The reaction rate is the speed at which a chemical reaction occurs. The reaction rate is defined as the change in concentration of a component in the reaction with time. The speed of a reaction depends on several factors, including the concentration of reactants and the temperature at which the reaction is performed. Each reactant contributes to the speed of the reaction by a specific factor. This relationship is defined by the reaction rate law.
The rate law is an equation that describes the relationship between the concentration of reactants, A and B, and their reaction orders, m and n. The rate constant, k, relates the concentrations and orders of the reactants to the reaction rate. It is dependent on the reaction as the temperature at which the reaction is performed.
r = k [A]m[B]n for aA + bB → cC
The Arrhenius equation relates the reaction rate constant to the activation energy of a chemical reaction. The activation energy is defined as the amount of energy a chemical reaction needs in order to proceed. If a reaction does not meet this activation energy requirement, the reaction will not proceed.
The negative exponential relationship between k and the temperature indicates that as temperature increases, the value of k also increases. Since the rate constant can be determined experimentally over a range of temperatures, the activation energy can be calculated using the Arrhenius equation. By taking the natural logarithm of both sides, the Arrhenius equation is rewritten as a linear equation.
A plot of ln k vs. 1/T yields a straight line with a slope equal to -Ea/R and a y-intercept of ln A. Since the ideal gas constant, R, is known, Ea can be determined graphically using a series of k values at different temperatures.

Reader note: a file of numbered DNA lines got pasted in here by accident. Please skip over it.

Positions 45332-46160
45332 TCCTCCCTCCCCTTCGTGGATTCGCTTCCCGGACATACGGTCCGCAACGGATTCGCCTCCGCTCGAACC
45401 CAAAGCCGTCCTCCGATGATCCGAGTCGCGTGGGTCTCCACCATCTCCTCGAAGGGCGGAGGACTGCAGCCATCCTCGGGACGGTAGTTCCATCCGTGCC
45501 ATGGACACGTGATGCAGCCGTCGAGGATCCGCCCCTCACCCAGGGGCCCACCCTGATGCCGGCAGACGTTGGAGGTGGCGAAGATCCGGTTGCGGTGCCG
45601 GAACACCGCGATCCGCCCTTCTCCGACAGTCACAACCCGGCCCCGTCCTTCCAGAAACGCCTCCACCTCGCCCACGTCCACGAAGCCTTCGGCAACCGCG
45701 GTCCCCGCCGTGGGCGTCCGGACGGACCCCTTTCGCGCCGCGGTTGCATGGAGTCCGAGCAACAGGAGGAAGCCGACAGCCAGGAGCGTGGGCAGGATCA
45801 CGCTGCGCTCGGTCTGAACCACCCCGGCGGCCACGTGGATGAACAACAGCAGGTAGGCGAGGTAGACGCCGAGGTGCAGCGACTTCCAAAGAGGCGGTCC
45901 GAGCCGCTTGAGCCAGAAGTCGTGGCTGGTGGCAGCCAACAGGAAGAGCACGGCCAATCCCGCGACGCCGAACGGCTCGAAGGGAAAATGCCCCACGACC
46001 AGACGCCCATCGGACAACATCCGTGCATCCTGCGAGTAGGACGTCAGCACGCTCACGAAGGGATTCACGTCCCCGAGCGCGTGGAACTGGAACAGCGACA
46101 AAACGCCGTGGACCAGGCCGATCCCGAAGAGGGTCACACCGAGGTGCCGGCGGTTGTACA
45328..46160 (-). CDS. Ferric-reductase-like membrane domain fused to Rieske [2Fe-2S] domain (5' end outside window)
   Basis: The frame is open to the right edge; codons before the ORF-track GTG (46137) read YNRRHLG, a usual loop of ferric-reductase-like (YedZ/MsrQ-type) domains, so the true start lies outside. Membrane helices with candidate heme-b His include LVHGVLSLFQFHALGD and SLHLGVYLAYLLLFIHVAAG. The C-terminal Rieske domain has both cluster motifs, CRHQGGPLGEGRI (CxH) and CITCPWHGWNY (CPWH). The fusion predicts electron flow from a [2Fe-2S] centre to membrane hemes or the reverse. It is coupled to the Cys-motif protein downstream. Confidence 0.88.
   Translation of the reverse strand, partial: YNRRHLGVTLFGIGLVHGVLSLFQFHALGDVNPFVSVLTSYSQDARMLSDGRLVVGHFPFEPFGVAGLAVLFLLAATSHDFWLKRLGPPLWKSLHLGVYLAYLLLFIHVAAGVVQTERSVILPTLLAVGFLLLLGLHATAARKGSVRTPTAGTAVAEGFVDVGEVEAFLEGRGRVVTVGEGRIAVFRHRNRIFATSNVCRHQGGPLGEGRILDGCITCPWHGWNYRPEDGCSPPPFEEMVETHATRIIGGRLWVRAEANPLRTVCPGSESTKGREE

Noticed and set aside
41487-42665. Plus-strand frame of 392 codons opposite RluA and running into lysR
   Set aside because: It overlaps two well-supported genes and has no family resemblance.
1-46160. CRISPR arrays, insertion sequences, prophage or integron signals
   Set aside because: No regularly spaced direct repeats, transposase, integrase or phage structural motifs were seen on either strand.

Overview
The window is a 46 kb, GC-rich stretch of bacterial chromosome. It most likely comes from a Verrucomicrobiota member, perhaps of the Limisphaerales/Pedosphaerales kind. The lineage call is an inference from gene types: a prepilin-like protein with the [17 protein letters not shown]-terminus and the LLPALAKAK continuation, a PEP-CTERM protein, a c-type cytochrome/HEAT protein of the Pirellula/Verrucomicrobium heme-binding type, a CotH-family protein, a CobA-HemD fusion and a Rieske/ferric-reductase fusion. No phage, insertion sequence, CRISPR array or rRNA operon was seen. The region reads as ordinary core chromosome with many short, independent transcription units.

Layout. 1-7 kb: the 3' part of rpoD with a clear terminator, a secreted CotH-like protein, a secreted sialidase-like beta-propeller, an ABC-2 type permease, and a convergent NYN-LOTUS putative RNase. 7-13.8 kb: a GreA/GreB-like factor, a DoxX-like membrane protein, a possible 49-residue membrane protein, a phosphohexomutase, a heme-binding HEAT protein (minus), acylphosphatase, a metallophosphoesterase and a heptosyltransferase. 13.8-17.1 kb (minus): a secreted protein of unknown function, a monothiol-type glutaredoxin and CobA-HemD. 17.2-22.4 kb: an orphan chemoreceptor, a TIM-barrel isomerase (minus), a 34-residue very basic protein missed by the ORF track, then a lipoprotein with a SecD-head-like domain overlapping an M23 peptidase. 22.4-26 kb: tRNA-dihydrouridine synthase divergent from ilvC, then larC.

Catalysts and Activation Energy
Some chemical reactions have a sufficiently large activation energy that makes the reaction proceed slowly, if at all. The decomposition reaction of hydrogen peroxide into oxygen and water occurs spontaneously, but it occurs at an incredibly slow rate. One way to overcome this initial barrier is to supply energy in the form of heat. However, this is not always ideal as excessive heat may affect the stability of the products or reactants or may facilitate side reactions.
The activation energy for chemical reactions can be altered using catalysts. A catalyst lowers the activation energy of a chemical reaction, but it is not consumed by the reaction. In other words, a catalyst facilitates the chemical reaction by making it easier to overcome the critical activation energy requirement. In the decomposition of hydrogen peroxide, the addition of iron nitrate lowers the activation energy and allows the reaction to proceed at a faster rate. However, it is important to note that while a catalyst may affect the rate of a reaction, a catalyst DOES NOT change the amount of product produced by the reaction.
- Kotz, J.C., Treichel Jr, P.M., Townsend, J.R. (2012). Chemistry and Chemical Reactivity. Belmont, CA: Brooks/Cole, Cengage Learning.
- Silberberg, M.S. (2009). Chemistry: The Molecular Nature of Matter and Change. Boston, MA: McGraw Hill.